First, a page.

Breast Cancer Survivor Sheds Light On Toxic Chemicals in Beauty Products

beauty products

When Tiah Tomlin-Harris got diagnosed with breast cancer at the age of 38, she had no family history of the disease. However, she believed one key component may have led to her diagnosis: her lifestyle.

Convinced that this was the case, Tomlin-Haris asked a social worker at the hospital if there was anything she should be doing to prevent her cancer from worsening or coming back after remission. Tomlin-Harris, who has a master’s in chemistry and worked in the pharmaceutical industry, read about chemicals in beauty products being linked to cancer risk. However, the social worker wasn’t so convinced that the beauty products were the culprit. In fact, the social worker told Tomlin-Harris to continue using them because there was nothing she could do. Lifestyle changes don’t work.

Despite this, Tomlin-Harris still felt strongly about the harmful chemicals and toxins often found in common beauty products so she set out on a mission to educate Black women and ensure that they had better information than she did.

“Since the diagnosis, I’ve been busy helping other men and women fight, Tomlin-Harris said, according to a blog post. “I started a Facebook group called My Breast Years Ahead – Atlanta, helping women who have been affected by any type of cancer in the Atlanta area, connect and share their journey.”

In 2019, she joined Bench to Community, a research initiative in California dedicated to informing Black women about the harmful chemicals found in beauty products. The team is currently conducting research into how chemicals in beauty products may uniquely affect Black women.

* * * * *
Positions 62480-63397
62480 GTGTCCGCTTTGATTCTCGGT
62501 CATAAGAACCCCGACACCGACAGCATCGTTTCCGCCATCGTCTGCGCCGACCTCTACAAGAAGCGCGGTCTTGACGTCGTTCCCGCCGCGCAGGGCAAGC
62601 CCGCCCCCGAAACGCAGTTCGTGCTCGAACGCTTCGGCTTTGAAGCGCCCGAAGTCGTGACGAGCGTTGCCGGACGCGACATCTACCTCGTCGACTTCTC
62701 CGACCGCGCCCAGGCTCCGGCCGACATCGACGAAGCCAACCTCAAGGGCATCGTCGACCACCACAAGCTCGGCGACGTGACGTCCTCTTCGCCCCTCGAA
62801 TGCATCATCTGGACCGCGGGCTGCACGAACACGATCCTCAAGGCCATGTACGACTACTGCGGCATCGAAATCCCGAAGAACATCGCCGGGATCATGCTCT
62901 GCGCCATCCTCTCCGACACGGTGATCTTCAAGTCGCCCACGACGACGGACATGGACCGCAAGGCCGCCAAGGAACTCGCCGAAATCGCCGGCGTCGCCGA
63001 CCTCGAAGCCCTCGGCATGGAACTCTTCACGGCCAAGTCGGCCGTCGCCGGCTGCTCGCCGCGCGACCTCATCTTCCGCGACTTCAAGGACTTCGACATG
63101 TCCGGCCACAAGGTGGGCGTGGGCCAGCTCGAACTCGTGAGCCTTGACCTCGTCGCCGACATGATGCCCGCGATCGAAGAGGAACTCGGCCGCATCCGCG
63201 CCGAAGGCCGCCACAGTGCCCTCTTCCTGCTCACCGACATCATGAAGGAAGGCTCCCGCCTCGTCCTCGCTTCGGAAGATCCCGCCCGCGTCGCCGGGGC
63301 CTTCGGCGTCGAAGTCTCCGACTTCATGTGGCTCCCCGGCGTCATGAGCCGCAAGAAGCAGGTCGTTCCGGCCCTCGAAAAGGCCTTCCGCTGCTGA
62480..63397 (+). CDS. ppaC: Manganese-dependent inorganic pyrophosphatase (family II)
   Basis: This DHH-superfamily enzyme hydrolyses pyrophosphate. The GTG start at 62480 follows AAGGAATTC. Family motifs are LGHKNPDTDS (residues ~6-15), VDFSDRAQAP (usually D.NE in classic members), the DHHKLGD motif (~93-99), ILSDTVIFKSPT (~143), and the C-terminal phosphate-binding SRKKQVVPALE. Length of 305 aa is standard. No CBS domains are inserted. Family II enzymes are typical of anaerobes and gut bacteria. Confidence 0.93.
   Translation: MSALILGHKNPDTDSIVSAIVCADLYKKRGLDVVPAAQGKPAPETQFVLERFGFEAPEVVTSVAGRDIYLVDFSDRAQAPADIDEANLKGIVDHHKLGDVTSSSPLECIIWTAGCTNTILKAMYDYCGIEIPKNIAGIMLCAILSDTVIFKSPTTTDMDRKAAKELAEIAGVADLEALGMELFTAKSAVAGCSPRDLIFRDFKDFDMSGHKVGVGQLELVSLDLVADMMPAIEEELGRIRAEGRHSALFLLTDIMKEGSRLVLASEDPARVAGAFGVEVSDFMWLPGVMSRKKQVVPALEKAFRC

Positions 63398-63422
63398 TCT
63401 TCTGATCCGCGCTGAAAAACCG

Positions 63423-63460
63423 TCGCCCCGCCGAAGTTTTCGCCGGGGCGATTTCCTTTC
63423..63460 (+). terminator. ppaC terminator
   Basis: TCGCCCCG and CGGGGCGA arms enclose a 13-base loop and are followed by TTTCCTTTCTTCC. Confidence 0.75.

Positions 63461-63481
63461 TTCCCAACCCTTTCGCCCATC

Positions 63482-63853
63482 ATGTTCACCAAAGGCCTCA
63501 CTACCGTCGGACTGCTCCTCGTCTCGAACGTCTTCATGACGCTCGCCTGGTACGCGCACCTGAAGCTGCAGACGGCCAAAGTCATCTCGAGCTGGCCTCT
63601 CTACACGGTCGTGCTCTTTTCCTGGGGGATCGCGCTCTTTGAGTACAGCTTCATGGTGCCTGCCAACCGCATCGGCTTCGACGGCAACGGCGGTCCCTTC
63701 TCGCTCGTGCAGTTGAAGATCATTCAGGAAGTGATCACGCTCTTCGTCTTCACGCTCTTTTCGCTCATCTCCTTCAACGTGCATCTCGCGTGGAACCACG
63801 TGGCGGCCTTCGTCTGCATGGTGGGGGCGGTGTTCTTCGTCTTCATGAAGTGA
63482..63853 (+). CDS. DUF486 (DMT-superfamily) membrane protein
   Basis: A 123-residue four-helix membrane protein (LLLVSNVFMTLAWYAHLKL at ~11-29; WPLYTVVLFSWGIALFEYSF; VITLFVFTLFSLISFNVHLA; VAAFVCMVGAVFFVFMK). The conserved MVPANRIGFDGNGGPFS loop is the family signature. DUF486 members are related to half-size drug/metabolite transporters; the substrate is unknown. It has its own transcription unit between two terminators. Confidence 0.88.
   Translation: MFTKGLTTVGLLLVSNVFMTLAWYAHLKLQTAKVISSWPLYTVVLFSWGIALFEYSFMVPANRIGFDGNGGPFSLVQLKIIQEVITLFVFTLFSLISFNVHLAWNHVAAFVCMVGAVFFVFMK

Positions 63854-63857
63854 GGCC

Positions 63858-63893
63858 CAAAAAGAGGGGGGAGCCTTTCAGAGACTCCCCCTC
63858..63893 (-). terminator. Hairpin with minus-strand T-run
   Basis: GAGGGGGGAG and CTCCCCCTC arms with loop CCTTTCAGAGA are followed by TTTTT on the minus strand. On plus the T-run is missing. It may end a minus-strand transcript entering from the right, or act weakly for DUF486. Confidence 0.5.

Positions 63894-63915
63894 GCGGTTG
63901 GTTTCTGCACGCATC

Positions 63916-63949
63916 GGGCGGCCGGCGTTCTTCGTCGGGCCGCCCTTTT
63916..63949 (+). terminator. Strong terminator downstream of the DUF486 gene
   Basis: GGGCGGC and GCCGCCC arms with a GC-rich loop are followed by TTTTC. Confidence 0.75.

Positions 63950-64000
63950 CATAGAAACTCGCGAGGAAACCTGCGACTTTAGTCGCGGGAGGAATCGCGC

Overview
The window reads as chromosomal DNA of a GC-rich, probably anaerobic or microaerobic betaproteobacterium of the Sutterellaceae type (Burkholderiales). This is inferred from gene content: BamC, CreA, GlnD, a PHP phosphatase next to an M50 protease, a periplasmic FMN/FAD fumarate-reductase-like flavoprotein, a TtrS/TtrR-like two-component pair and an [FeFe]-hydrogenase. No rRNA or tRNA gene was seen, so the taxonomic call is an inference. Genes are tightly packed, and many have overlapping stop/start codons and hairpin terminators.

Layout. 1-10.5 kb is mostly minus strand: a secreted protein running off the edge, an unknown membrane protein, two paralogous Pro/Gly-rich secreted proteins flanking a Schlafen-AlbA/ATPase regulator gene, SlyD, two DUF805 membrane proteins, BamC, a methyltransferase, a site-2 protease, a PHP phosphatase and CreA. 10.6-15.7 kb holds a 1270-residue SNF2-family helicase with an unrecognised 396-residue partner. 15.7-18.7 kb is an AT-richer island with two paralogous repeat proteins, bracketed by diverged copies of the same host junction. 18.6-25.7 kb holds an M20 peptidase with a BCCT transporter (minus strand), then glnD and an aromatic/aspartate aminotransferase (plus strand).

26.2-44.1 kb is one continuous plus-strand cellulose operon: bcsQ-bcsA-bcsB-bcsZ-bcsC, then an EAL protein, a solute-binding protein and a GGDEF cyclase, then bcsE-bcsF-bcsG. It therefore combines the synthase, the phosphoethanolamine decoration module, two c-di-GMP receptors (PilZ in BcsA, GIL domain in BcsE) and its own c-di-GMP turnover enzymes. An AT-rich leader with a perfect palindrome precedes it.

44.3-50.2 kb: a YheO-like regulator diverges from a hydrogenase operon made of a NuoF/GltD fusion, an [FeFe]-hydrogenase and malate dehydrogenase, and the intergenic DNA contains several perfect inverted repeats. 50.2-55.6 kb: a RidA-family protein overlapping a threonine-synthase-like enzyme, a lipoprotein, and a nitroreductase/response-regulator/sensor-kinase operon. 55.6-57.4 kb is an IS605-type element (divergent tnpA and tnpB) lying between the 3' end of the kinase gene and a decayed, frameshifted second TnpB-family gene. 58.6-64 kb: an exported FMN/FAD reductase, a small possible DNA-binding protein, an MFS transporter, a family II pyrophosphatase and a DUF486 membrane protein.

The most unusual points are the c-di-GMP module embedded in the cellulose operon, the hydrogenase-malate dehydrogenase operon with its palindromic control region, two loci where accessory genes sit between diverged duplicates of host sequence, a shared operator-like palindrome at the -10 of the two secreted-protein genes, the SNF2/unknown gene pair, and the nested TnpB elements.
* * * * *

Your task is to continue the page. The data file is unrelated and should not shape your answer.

Tomlin-Harris also co-founded My Style Matters, a 501c grassroots nonprofit organization dedicated to educating and supporting underserved families impacted by cancer.

“There are beauty supply stores everywhere in our community, on every corner,” Tomlin-Harris told Insider. “Beauty supply stores have harmful chemicals in them. So how do we get this messaging out into the community?”

This information is vital because research on chemicals in personal-care products and breast cancer is still lacking, according to the American Cancer Society. When research is conducted, they mainly consist of white participants, leaving Black women left out of crucial clinical trials.

“The people who conduct these studies are also not people of color,” says Lindsey S. Treviño, an assistant professor at City of Hope and a researcher with Bench to Community. “You study what you’re interested in, or what you care about, in the laboratory.”

Recent studies have shown that parabens (preservatives found in beauty, hair, shaving, and makeup products) and phthalates, which are often used in nail polish and hairspray, may be linked to cancer.

RELATED: New Study Finds Link Between Black Hair Products and Breast Cancer

Why do beauty products pose a risk for Black women?

Let’s face it, as Black women, we spend more money on beauty and hair products than other demographics. One reason we tend to spend more than our white counterparts stems from the discrimination we face when

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